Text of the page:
"Ah! Channa Malasla! I love that stuff!"
My sister and I went to the cashier to order our food where I ordered Channa Masala (curry with chick peas. So good.) and plain naan bread.
We paid and took a seat. I began scanning the restaurant and looking around at the decorations, when I noticed something.
"Bethany!" I said to my sister, "We're the only white people here!"
Sure enough, everyone else was Indian. Now WHY this was so shocking to me I really don't know. Generally speaking we were the only white people anywhere we went. Maybe it's just cause usually there were Chinese among the Malaysians and Indians. But nope. Just Indians with their beautiful tan skin and silky back hair knowing exactly what their order was. . .
And then this pale redheaded shoved in the corner layering on sunscreen and trying to figure out how to best control her hair in this humidity while she had been looking over the menu for something that looked familiar.
After a few more minutes, the nice waiter who sat us brought my plain naan bread and . . .
"Masala chai," he said.
". . . thank you . . ."
A steaming hot, brown drink in a tall, metal cup with a saucer attached to it sat in front of me. I stared at it completely dazed.
He walked away and I glanced desperately at my sister saying, "What is this?"
"Did you order it?"
"No! I ordered channa masala. She must've misheard me. Is it tea? Can I drink it?"
My sister (who had data. Lucky butt.) googled the drink and said, "It has black tea leaves."
"Man. I can't drink that. Think I should give it to that guy?" I asked nodding to the guy at the table next to us.
"If you want."
I looked from the man, to my drink, back to the man . . .
and began eating my naan bread.
(Looking back I wish I would've just given it to the guy. #Regret)
I finished the naan pretty quickly, due to my hunger and obsession with naan bread. Then, I pushed myself up from the table, and walked back to the cashier.
"Um . . . hi. So, I ordered channa masala. Not masal--."
"Do you want more naan bread?"
"Uh . . . oh, no. That's okay."
The woman told me the price, I smiled sheepishly, handed her my money, and sat down.
Minutes later, the waiter brought my sister her food and turned to me saying, "Your channa masala is on it's way. Do you want more naan bread?"
"No, thank you,"
"Yes, I'm fine." I insisted.
He left, and a few minutes later he brought out my channa masala - a curry.
I didn't realize it didn't come with rice.
And I had no naan bread.
For those of you unfamiliar with the ways of Indian food, eating plane curry isn't the best way to go about it. I mean I'm sure it's possible, but when you're as sensitive to spicy food as I am? Rice and/or naan bread with curry is essential.
So I stared at that plan curry, dread filling my stomach alongside hunger as I realized that I would have to go to the counter and re order food . . . again.
"It's not that big of a deal, Camilla," my little brain said to me.
Yes, yes, I know.
But here's what I discovered about myself:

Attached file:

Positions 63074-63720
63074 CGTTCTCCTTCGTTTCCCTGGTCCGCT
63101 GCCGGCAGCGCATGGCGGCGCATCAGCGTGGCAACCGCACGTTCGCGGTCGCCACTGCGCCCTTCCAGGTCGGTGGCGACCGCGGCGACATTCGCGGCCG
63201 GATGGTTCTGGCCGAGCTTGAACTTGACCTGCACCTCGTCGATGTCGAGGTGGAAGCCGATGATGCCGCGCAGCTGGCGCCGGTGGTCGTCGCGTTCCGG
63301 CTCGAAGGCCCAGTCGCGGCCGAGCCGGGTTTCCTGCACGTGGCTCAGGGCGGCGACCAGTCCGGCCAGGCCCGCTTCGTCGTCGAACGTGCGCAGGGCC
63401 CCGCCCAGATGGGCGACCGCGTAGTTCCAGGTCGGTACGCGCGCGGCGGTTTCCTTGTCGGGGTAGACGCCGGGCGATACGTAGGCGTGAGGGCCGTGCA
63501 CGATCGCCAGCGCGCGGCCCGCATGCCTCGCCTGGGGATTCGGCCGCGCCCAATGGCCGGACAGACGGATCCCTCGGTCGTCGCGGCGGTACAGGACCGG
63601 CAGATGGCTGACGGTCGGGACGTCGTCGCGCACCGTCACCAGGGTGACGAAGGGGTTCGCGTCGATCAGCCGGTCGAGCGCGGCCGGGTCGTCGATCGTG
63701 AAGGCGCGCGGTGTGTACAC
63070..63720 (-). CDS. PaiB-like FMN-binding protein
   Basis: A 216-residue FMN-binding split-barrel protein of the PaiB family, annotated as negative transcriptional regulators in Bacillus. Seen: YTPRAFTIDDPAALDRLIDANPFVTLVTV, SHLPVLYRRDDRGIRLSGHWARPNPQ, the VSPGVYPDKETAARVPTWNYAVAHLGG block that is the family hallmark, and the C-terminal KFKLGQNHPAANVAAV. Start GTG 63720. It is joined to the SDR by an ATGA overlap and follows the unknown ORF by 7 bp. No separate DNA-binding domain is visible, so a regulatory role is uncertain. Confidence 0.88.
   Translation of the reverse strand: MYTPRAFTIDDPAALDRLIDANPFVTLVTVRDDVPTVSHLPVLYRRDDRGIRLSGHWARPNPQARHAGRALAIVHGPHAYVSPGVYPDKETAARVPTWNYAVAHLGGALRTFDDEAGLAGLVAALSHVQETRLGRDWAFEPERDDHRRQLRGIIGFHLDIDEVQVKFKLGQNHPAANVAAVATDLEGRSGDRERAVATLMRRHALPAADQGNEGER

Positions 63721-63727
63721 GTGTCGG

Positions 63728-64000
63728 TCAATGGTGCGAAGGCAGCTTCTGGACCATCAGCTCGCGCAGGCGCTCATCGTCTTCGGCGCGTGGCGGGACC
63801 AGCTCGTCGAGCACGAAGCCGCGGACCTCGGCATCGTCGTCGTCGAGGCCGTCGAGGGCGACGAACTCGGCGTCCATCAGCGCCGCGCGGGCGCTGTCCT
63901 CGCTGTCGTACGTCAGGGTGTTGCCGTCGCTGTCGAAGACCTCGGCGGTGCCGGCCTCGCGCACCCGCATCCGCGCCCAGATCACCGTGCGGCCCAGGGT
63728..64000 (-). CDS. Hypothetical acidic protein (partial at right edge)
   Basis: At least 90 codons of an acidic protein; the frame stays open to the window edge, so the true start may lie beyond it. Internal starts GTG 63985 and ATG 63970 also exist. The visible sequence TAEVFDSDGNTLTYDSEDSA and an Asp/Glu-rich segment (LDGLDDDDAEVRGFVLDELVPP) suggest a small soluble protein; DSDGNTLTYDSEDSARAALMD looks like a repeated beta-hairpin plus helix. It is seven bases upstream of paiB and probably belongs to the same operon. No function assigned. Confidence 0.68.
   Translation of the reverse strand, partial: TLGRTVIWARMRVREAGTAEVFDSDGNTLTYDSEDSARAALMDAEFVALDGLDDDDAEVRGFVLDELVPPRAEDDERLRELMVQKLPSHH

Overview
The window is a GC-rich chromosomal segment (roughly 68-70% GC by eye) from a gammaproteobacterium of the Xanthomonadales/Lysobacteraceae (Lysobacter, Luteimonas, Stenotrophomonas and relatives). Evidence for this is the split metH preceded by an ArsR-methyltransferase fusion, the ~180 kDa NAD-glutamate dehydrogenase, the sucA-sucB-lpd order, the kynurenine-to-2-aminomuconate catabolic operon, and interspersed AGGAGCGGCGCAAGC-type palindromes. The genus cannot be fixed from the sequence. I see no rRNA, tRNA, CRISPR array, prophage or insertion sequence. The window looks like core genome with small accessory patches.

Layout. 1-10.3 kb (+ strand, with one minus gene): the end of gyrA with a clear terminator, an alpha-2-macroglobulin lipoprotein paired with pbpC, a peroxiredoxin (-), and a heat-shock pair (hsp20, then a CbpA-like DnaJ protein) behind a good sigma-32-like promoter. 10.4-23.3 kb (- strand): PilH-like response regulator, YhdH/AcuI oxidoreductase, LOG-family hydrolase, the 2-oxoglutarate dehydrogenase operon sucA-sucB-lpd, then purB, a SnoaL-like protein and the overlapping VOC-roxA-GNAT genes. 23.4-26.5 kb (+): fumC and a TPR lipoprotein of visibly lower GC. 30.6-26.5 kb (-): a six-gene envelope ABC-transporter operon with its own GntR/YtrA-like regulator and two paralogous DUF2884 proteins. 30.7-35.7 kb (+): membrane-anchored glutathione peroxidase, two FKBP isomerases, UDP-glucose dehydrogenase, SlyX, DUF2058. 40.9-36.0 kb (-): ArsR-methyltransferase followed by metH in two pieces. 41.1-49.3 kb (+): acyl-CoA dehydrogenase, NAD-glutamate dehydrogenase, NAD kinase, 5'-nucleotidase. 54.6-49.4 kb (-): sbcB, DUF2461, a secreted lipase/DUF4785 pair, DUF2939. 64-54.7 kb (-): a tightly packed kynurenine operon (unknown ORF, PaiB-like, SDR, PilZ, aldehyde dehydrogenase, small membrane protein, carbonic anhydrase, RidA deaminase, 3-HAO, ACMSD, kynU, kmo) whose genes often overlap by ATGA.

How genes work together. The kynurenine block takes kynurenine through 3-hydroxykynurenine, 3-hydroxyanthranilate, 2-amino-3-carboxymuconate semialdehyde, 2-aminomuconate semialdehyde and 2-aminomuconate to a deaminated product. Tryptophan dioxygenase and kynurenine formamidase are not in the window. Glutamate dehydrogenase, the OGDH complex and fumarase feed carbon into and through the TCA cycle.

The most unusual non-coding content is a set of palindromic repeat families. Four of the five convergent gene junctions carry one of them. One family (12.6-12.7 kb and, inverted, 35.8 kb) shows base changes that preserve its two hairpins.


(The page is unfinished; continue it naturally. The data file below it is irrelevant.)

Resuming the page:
In America? I have close to no issues telling sales people or the like to back off, and that I'm not interested. Waiters and waitresses? I don't care. If my food was ordered wrong, I will politely correct them. If I'm shopping for clothes? I don't CARE what looks good one me. If it's 300 dollars, I'm not buying it and I will let them know that!
In other countries? Oh man. I have SUCH a hard time doing so. It's like, America gets such a bad rap already (#ThankYouTrump. Oops did I just type that?) that I don't want to ADD to the bad reputation by seeming mean by telling sales people to back off and just let me look, or in this case . . . I didn't want to seem dumb.
I tried eating it plain, but I can tolerate spiciness as well as hair can tolerate chewed gum.
Not at all.
"Hey," I said to my sister. "Can you go up and order me some white rice?"
"This is all you."
"You owe me! You almost left me on the train!" I tried to argue.
"Don't pull that card with me."
I pushed my chair out and walked over to the lady once again.
I smiled uncomfortably and said, "
Can I get rice?"
"What kind?" she said, and I swear I could see humor and mocking amusement in her eyes.
"That kind," I said as I pointed to the menu.
As I walked away, the waiter walked past me, and I heard him and the Indian woman talk. I knew they were talking about me.
"Aren't you paranoid?" you may be asking.
Nope. Cause the woman motioned towards me.
Thankfully I had my rice within seconds, and devoured the channa masala like there was no tomorrow. This was partly due to deliciousness, partly because of hunger, and probably a large chunk was because of embarrassment and I just wanted to get out of there.
I was pretty relieved to get out of there for my self esteems sake, and I wouldn't be surprised if the waiters were happy to see me leave, too.
My overall review of Little India? Fantastic. Just like the food. It - along with Arab Street especially- was one of the highlights of the trip.
(I didn't have any memorable awkward moments in Arab Street, so here's a highlight of the beautiful Mosque we got to go to.)
I truly did fall in love with Singapore. I guess if there's anything I want you to get out of this blogpost specifically it's that Singapore is an amazing, clean, safe, underrated, undiscovered, humid, hot, cultured, curious part of the world with some interesting history behind it.
I guess all I have left to say is . . .
Have an awkward day, and an awkward meal everyone :)
ps - I can't figure out how blogspot works with pictures. They're displayed SO organized under the editing section, and then I push publish and the little world is like bwahaha see what your organization looks like NOW, Camilla! Sorry, guys.